In my initial builds of SkyRPG (Now officially named Heroes By Trade) I built classes around functional lines. Each class could be melee or range oriented, use magical or physical attacks, and either focus on pure damage or a mix of damage, disruption, and buffs. After finishing my eight classes though I looked at them and they didn't have a huge amount of pizzazz and pop. They had all kinds of interesting abilities and mechanics but the flavour sections didn't do much to leap off of the page.
Example 1: Marauders focus on high damage attacks using melee weapons. They rush in and smash their opponents in close range; although Marauders have limited defensive options they hit harder than any other class.
Example 2: Marauders are melee fighters that employ techniques from various animals to decimate their enemies. They use weapons but their powers allow them to pounce like a cheetah, gore like a bull, or poison their opponents like a snake. All of their abilities are based around emulating the powers and abilities of various creatures and because Marauders can employ the strengths of any animal at any given time they can accomplish unthinkable feats in combat. When a Marauder charges their targets recoil in fear for they know that the mightiest predator in the jungle is coming and will not be stopped.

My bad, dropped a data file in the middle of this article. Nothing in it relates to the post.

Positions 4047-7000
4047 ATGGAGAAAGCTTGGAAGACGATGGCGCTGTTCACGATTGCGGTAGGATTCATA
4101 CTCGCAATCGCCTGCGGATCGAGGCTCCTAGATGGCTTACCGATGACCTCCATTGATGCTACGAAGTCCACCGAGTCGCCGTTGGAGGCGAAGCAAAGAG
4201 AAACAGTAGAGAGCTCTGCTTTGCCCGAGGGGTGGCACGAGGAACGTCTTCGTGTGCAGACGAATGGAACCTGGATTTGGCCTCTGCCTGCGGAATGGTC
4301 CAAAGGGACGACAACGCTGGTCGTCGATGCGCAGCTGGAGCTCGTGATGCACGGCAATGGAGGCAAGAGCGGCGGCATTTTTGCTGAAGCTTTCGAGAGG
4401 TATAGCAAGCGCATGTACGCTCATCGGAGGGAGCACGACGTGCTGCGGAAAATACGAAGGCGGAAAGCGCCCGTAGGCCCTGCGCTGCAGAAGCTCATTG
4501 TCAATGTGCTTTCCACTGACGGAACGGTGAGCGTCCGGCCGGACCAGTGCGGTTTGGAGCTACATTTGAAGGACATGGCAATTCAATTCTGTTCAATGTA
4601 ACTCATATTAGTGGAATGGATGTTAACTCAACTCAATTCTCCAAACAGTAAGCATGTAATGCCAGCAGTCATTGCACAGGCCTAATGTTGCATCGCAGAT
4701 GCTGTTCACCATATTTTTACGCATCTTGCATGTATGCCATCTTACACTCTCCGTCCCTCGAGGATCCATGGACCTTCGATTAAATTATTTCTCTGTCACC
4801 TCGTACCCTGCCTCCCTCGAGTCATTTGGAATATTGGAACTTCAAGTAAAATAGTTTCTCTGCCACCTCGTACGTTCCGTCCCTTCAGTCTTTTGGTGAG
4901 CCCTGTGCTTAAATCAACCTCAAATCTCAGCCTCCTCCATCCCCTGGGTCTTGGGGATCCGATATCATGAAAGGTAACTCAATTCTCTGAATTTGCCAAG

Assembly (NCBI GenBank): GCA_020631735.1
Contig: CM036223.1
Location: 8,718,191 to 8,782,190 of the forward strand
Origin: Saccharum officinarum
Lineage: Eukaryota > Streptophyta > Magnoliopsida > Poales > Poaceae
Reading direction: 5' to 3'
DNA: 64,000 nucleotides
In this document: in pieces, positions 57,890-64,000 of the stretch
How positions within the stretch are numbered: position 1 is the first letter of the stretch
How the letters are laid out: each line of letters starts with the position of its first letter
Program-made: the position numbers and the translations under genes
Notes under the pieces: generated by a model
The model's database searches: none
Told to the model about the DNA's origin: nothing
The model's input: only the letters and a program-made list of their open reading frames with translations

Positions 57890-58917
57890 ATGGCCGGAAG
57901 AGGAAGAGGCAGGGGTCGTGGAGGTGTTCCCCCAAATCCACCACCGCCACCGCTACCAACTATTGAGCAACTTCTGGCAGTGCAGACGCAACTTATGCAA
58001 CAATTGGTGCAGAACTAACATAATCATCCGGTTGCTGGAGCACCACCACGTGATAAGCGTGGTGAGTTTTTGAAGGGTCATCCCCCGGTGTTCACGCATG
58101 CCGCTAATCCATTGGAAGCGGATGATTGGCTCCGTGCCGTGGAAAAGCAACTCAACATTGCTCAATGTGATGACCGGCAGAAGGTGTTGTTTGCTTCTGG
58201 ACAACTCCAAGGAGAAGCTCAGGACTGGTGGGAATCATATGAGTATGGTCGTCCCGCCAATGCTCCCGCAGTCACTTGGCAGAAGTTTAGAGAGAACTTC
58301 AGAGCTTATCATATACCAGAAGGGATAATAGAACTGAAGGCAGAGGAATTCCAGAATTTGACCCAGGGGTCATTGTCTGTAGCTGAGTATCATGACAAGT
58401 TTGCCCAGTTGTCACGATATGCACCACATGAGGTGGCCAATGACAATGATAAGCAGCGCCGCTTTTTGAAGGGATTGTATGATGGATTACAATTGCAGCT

The second entry is obviously more interesting and can act as a springboard for stories and interesting roleplaying. The trick is that if people want to play a melee brawler but aren't interested in the animal kit they really have no other option. In DnD the base classes have very little in the way of lore but the extra classes and especially the classes added in extra books are loaded down with fluff and bizarre themes. What I am wondering is whether or not that is a sensible formula. I could easily build a few generic classes and a few colourful ones but I could also go full on either way; all lore filled or all generic.
What I wonder is what people like the best. Constraining people's choices to some extent is good because it forces them to be a bit creative to make the system reflect their imagination but going too far means the system feels too constrained and might be unusable in a given campaign setting. I don't know where the best balance lies; if you have an opinion on it do drop a comment and let me know.